CNS Canada — Corn and soybean futures at the Chicago Board of Trade are moving into position ahead of two key reports, but following that data, the market will shift back into weather trading, one U.S. analyst says.
Corn — Corn futures moved lower on the week ended Wednesday, as traders exited long positions with favourable weather, ahead of U.S. Department of Agriculture (USDA) acreage and grain stocks reports, due out Thursday.
The market is likely to continue to notch lower into next week, as favourable crop conditions add pressure.
“The last couple weeks we’ve seen better weather come in for corn,” said Sean Lusk of Chicago-based Walsh Trading.
Ample carryout and lower-than-expected demand from South America could add to corn’s declines in coming sessions, Lusk said.
Since last week, corn lost 20.5 cents per bushel in the September contract (all figures US$).
“They’re reducing heading into quarterly stocks, so it’s not surprising we sold off,” Lusk said.
Traders expect the report to show a cut in area from the 93.6 million acres USDA projected in its March prospective plantings report.
If seeded area comes in lower, the market will see some short-lived support.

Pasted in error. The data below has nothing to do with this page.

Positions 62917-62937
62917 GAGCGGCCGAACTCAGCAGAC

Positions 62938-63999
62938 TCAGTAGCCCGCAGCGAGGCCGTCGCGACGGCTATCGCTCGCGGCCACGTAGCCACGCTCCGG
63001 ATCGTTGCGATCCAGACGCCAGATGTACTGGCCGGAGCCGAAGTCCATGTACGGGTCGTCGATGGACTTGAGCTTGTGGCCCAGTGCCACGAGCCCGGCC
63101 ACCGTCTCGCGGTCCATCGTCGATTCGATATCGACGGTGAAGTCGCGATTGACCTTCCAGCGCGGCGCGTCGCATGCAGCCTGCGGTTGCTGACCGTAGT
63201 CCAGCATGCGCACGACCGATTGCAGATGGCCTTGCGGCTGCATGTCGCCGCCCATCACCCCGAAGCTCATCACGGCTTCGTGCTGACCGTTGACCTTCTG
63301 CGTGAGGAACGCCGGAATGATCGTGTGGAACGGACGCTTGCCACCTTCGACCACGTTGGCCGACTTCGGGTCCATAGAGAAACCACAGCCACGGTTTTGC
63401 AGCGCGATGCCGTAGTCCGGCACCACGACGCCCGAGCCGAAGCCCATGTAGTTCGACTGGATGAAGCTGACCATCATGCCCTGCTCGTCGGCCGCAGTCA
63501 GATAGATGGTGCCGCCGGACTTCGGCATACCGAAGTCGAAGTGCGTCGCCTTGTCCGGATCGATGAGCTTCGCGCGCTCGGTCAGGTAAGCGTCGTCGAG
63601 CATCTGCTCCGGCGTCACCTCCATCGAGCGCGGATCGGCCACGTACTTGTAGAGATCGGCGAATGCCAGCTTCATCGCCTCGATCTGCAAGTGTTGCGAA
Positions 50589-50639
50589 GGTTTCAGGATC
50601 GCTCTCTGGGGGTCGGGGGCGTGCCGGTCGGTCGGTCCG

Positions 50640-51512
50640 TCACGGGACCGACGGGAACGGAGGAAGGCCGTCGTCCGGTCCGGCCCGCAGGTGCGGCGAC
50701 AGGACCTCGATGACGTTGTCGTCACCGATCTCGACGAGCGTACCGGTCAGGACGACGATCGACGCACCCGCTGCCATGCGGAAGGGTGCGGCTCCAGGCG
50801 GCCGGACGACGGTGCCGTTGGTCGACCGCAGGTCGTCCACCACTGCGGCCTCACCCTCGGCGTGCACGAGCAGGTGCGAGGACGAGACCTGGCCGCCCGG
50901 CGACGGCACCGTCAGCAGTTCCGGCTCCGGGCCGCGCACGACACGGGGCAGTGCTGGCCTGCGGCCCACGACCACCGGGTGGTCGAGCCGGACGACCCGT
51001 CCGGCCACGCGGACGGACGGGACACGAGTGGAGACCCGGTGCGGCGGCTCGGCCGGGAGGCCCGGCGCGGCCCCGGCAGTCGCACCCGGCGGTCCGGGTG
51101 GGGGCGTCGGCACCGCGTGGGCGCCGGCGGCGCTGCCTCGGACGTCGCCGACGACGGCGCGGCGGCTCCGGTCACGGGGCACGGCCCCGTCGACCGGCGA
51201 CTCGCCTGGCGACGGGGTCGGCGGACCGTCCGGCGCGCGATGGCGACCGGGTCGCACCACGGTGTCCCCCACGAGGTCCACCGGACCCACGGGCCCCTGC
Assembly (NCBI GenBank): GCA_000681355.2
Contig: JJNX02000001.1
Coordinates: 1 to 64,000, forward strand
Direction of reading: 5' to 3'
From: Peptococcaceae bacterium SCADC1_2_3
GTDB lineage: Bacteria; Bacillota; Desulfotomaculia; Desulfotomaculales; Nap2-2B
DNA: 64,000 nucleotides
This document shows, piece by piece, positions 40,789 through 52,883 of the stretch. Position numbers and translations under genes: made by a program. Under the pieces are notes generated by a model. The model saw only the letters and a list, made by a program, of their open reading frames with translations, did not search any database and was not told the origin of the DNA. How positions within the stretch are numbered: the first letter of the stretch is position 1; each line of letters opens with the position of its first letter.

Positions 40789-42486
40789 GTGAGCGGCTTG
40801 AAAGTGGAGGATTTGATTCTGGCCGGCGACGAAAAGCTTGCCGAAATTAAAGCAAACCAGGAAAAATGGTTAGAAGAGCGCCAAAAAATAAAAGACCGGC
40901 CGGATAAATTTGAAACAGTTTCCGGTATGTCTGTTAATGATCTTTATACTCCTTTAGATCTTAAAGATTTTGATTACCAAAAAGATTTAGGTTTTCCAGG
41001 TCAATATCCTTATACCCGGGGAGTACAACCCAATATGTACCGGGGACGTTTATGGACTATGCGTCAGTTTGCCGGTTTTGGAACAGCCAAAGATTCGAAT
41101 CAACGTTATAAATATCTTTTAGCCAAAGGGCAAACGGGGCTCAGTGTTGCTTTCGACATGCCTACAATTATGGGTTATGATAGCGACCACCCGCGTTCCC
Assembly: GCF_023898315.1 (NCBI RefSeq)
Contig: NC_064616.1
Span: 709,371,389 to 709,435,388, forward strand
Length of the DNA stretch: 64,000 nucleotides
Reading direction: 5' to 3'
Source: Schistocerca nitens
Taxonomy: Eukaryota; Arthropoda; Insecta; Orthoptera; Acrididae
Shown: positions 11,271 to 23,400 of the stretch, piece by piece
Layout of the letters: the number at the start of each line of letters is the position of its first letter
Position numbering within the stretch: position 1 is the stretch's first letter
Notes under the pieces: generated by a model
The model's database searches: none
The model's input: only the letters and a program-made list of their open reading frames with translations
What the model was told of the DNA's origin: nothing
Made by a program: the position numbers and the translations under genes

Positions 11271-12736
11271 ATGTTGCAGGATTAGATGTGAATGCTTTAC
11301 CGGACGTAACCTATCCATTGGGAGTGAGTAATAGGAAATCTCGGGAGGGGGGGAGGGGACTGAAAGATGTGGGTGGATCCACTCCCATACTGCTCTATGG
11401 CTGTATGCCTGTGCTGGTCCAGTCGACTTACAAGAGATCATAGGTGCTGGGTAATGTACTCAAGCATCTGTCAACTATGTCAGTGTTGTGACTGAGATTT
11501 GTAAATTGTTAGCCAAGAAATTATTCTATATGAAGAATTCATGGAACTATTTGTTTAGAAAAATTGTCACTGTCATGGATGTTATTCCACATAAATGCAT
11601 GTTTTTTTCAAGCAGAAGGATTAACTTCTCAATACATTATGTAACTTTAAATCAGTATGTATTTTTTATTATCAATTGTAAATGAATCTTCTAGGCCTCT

“After that we’re going to be back to the weather, no matter what they say,” Lusk said.
Soybeans — Traders are holding long positions, despite a number of bearish factors, as strong demand underpins the soybean market.
“Weather is flip-flopping on a weekly basis, but as long as China keeps buying we’ll stay big,” Lusk said.
Since last week, soybean prices have gained 3.25 cents per bushel in the August contract, though more deferred contracts moved lower.
Traders expect Thursday’s report to show a rise in acres from the 82.2 million acres projected in the March prospective plantings report, which will temporarily strain the market.
“But nobody wants to short the bean market here,” Lusk said. “After the report they’ll say ‘What report?'”
Crop conditions are also favourable, which could pressure the market near the end of July, Lusk said.
“We’d be ripe for a major, major selloff.”
While Lusk expected soybeans to extend gains into next week, by the end of July traders will have a hard time justifying positions — then he expects declines to kick in.
— Jade Markus writes for Commodity News Service Canada, a Winnipeg company specializing in grain and commodity market reporting.